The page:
The phrase “well-heeled”, now used to describe a person who’s expensively and tastefully dressed, comes from the court of Mary the First of England in the 16th century. It is in that century that the aristocracies in Western Europe, both men and women, began sporting high heeled shoes. These were in fact borrowed from hunters’ gear, who need shoes that weren’t flat so they wouldn’t slip in the stirrups of their horses when they stood up to shoot.
While until the 18th century heels were considered metrosexual and worn by both men and women, men started to excise all non-functional items from their garments. The trend was opposite among women. Corsets, bustles, and high heels: all were in high currency during the 18th and subsequent centuries. While corsets are not taking the wind out of any woman’s lungs right now, about 72 percent of women still report wearing high heels at some point in their lives. That makes it a wardrobe staple.
That high heeled shoes continue to be a staple is not surprising. They not only add height, but they accentuate legs and change the wearer’s posture, making them walk taller and straighter. But at what cost? 42 percent of women have said they would wear high heeled shoes despite the discomfort they cause. But discomfort is just the tip of the iceberg. If recent studies are to be believed, it is time women give up the temporary glamour that high heels bring in favour of avoiding long term muscular and skeletal problems. Here are top four reasons you should not wear high heels and protect your long term health.
High Heels Weaken the Bones and Tendons of Your Legs
With high heels, by definition, it is style before function. They put the body out of its proper alignment. They raise your the heels of the feet high and hence the toes and the ball of your feet take a lot more weight and wear. The bones in the feet are so stressed out that hairline fractures in toes are prevalent.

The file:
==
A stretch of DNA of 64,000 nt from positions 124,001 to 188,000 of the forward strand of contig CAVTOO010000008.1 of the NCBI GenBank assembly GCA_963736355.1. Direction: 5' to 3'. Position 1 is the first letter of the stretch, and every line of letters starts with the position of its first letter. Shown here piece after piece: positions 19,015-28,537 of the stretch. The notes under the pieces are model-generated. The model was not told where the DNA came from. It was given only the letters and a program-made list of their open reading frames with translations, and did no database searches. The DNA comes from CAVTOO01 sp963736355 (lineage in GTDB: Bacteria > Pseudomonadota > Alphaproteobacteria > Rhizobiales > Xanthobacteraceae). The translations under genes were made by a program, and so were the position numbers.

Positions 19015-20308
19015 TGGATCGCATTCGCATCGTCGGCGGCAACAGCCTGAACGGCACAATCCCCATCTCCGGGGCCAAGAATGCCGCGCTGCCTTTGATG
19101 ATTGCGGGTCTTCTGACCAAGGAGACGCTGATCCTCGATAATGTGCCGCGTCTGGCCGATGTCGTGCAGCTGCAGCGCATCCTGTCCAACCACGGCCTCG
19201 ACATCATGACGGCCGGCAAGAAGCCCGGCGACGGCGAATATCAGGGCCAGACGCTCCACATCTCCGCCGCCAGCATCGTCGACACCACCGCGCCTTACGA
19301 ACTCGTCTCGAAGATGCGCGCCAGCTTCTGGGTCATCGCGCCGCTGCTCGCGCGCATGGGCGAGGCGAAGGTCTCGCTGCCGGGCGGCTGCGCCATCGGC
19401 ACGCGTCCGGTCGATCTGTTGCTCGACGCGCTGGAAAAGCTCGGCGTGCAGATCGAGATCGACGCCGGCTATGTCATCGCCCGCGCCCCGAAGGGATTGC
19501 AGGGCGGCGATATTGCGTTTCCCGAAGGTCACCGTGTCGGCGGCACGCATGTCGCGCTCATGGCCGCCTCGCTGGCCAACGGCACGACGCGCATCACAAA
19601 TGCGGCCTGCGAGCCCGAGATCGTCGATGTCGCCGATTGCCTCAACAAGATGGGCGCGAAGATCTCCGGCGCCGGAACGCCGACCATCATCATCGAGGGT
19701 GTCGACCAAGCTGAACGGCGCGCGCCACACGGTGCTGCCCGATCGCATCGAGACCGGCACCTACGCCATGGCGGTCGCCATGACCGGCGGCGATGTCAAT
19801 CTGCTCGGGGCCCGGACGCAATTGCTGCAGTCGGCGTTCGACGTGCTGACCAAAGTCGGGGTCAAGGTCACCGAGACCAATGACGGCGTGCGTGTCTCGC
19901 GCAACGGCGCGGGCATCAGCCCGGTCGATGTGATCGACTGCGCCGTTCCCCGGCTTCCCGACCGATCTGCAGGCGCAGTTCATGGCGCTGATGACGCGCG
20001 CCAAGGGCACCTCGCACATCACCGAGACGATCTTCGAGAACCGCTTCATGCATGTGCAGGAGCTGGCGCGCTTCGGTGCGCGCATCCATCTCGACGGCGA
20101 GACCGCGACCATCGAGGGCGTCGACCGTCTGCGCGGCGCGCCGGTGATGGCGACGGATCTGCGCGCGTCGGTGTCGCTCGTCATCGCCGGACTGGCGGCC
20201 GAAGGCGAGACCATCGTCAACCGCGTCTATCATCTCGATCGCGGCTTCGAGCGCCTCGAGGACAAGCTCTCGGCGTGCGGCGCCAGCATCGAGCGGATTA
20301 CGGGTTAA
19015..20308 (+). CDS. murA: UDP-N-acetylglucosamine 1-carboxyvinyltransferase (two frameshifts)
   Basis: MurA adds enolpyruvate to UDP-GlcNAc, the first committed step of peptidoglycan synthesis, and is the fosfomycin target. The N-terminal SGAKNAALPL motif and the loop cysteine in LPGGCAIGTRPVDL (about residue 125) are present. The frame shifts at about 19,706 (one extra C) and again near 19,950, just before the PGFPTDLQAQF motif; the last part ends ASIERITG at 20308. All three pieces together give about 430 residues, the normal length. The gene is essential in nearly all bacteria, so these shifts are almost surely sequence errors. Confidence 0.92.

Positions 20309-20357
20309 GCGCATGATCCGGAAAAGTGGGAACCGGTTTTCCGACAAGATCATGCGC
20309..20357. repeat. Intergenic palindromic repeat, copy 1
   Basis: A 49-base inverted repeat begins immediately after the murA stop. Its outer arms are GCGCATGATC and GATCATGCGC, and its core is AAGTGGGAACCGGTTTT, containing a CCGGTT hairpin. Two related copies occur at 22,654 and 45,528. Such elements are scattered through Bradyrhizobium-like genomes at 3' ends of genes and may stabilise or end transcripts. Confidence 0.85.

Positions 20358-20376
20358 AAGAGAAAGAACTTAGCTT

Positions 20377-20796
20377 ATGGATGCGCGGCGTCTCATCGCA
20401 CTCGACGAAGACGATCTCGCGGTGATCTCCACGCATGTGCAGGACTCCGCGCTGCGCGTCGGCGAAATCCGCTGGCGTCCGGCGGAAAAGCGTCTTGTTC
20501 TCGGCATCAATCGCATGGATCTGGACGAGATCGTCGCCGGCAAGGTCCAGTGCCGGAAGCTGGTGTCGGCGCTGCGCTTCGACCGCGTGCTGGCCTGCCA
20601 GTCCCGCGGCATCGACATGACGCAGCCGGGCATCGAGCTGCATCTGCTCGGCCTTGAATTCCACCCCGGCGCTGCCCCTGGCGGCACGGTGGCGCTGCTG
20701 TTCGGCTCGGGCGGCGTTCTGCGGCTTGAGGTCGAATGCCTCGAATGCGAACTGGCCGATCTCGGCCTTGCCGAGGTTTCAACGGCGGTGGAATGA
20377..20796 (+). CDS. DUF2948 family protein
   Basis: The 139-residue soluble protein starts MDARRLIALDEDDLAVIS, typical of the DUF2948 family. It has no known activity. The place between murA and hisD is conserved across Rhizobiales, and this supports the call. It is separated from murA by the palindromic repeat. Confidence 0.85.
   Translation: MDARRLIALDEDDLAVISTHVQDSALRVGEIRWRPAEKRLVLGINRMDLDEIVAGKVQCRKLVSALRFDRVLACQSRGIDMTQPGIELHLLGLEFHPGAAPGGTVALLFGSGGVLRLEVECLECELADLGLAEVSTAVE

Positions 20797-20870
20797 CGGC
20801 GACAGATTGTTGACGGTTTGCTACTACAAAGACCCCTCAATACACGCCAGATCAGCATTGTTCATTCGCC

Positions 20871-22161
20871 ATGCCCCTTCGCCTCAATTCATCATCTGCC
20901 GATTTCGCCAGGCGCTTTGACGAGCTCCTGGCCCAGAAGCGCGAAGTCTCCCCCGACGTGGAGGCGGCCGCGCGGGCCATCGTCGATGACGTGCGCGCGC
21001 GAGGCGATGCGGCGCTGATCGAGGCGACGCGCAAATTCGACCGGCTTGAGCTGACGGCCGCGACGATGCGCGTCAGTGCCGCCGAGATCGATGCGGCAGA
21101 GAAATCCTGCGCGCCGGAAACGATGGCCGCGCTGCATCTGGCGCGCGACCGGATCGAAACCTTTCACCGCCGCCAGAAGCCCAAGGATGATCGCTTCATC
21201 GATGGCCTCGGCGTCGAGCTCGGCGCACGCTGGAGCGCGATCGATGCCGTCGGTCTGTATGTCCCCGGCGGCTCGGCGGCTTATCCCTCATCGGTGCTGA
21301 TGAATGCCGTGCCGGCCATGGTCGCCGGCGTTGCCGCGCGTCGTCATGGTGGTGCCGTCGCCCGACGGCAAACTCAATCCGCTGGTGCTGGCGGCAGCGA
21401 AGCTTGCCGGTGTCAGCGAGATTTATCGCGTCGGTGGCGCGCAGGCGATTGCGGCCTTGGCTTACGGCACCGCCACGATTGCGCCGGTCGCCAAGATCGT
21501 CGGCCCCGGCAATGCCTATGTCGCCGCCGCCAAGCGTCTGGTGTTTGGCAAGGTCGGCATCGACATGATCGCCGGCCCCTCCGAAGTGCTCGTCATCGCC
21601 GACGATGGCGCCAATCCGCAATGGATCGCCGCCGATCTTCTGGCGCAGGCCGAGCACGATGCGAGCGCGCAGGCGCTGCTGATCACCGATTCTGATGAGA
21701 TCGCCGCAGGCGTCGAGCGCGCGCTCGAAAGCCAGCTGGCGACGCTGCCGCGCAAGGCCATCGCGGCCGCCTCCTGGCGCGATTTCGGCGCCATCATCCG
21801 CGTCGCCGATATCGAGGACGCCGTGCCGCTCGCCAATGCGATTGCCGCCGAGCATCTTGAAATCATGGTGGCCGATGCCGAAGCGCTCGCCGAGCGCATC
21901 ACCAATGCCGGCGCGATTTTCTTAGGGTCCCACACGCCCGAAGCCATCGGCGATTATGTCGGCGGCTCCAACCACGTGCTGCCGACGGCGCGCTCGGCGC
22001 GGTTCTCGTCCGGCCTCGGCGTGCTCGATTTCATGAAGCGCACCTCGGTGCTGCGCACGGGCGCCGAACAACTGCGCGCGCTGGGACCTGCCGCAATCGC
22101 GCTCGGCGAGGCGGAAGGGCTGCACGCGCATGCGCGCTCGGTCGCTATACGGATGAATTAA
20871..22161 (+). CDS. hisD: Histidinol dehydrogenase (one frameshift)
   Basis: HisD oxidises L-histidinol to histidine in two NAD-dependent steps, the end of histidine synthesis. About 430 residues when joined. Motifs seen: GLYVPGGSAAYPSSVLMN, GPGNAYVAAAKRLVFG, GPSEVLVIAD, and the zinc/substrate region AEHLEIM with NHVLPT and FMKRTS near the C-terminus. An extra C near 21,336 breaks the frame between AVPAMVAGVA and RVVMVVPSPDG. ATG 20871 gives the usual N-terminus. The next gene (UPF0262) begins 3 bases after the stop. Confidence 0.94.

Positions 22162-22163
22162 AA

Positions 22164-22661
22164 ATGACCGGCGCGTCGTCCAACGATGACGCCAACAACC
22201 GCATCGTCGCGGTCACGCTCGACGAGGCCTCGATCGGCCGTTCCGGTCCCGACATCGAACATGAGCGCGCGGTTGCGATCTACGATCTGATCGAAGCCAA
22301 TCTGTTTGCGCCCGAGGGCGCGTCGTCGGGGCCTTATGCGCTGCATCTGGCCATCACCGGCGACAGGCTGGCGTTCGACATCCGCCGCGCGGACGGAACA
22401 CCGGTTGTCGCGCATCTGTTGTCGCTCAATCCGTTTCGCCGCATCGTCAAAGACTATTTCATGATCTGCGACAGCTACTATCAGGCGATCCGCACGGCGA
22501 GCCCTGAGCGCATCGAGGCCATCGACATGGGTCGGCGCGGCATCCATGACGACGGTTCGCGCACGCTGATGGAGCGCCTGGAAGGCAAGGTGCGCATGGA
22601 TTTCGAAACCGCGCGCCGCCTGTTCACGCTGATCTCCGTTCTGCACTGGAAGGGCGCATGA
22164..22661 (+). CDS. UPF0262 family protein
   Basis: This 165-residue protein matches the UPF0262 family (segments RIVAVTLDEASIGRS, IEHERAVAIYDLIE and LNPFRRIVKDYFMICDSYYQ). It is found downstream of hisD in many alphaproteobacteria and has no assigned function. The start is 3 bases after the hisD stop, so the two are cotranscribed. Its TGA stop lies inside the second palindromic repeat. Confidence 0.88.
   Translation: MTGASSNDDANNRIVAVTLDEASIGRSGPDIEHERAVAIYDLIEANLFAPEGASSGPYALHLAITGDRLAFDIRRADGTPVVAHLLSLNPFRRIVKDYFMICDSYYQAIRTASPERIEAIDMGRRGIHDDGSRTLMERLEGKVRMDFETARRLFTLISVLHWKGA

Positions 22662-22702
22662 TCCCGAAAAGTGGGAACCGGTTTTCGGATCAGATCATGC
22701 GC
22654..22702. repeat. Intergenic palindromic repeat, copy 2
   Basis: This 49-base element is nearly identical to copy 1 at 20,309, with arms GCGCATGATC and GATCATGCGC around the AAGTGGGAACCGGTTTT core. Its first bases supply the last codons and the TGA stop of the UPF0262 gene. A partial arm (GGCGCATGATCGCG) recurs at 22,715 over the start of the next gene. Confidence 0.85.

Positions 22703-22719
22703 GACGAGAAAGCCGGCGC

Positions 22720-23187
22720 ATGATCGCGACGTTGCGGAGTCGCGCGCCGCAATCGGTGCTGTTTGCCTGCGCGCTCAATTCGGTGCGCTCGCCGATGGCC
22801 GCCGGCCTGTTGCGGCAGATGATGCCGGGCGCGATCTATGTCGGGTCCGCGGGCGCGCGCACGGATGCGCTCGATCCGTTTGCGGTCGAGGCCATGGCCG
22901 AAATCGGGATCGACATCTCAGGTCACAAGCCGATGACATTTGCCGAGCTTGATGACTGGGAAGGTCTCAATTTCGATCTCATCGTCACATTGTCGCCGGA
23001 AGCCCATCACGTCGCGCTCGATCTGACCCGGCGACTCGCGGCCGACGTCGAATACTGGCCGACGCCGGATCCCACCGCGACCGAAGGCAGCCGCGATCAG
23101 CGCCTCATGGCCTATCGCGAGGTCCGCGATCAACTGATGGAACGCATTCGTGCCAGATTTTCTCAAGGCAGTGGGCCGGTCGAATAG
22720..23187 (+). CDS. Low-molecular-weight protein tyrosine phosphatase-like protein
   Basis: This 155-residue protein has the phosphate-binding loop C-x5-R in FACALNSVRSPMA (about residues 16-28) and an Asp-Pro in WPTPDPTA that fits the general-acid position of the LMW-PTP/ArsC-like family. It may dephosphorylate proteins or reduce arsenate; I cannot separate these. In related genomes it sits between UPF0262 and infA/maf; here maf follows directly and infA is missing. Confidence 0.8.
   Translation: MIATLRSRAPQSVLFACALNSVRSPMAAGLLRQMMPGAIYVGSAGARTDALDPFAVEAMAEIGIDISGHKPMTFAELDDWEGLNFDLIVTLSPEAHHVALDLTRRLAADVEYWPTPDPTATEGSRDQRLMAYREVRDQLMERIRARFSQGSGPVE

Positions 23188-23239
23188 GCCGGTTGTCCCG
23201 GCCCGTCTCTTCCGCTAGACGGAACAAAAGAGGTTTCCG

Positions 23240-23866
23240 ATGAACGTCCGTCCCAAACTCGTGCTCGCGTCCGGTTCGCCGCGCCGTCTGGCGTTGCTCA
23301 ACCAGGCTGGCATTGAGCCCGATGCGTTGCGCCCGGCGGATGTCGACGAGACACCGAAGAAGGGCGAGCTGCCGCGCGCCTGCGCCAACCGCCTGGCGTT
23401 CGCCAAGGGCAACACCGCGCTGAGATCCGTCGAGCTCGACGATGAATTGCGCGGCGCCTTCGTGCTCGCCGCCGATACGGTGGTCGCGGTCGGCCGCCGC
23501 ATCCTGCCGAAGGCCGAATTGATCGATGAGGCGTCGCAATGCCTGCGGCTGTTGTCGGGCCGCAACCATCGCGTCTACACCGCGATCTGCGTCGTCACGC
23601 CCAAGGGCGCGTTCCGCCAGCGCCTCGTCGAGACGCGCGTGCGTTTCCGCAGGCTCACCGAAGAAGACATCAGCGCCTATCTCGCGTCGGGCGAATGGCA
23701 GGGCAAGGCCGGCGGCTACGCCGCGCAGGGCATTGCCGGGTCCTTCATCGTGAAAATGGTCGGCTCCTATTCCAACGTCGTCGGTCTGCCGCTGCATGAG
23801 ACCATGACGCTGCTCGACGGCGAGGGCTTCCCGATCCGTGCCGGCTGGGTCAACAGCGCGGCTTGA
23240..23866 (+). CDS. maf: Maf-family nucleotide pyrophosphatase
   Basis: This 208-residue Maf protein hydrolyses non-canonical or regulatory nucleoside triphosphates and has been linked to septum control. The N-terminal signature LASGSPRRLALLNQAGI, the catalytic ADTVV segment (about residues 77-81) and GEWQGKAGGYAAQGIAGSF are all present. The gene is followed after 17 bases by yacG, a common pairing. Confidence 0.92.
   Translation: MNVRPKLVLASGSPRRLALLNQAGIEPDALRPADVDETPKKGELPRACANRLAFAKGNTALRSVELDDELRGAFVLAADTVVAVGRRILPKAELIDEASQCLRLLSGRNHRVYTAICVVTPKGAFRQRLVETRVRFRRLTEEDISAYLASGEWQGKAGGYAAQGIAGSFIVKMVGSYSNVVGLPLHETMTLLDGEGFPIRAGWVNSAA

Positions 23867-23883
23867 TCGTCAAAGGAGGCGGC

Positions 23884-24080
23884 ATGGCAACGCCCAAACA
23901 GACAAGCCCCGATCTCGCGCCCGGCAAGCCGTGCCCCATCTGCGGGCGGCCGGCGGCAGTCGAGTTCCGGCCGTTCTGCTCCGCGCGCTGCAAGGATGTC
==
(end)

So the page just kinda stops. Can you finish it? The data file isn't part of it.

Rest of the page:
Heels also tighten and stretch the tendons around the ankle and calves, especially the Achilles’ tendon. This causes pain, but also affects the ankle’s range of motion. This too can result in sprains and fractures.
High Heels Increase the Incidence of Ankle Sprains
All high heels increase the risk of ankle sprains, especially a kind of sprain called a ‘lateral sprain’. A lateral sprain happens when when the foot, because of the uneven and unnatural distribution of pressure, rolls outwards and the wearer trips. This rolling is very common when wearing heels. A sprained ankle is painful and needs rehabilitation through physiotherapy. Frequent sprains can indicate high amounts of stress on the ankles, a harbinger of osteoarthritis. Flats and low heels (1 to 1.5 inches) do not change the gait abnormally, and hence foot does not roll outwards.
Also very skinny heels like stilettos make tripping much more probable than wider heels like wedges. If you must wear heels, choose wedges or platforms. But these are not so benign in the longer run either.
High Heels Just Do Not Have Enough Room for the Feet
Again, heels are the (extremely expensive) commodification of form over function. Most of the heels do not have a large enough toe box i.e., no space for your toes. This is usually to give a sleeker look to the shoe, but also because the shoe cannot functionally withstand a lot of bulk anywhere. Also that part of the shoe is very flat, inflexible, and most often pointed. This structure means that your toes are uncomfortably squeezed in, resulting in blisters, bunions (a painful bump at the base of the big toe from the foot being in an unnatural position), and hammertoes (i..e, a toe that is permanently bent forwards). Be thankful we didn’t add any pictures.
A hammertoe is extremely painful, and it can alleviated only by a surgery. So stick to flats with a lot of support, like sandals with some heft to them or sneakers with some body and arch support.
Even ballet shoes offer no arch support, and oftentimes are themselves too snug. If you have to wear closed shoes, choose ones with a round toe box, not a pointy one.
Heels Adversely Affect the Spine
Depending on their construction, studies have demonstrated high heels to affect the lay of your spine. They alter the natural alignment of the spine. Frequent disruption of this alignment places uneven wear and tear on your vertebral discs, joints, and back ligaments. Shorter durations of wear show that they affect the lumbar spine and pelvis. Wearing them for a long time (more than 3 hours a day) can cause the spine to become hyperlordotic (a condition where the spine is too arched to the point of pain and spasms).
So when buying shoes think for your feet, your spine, and your health. Not just for your wardrobe.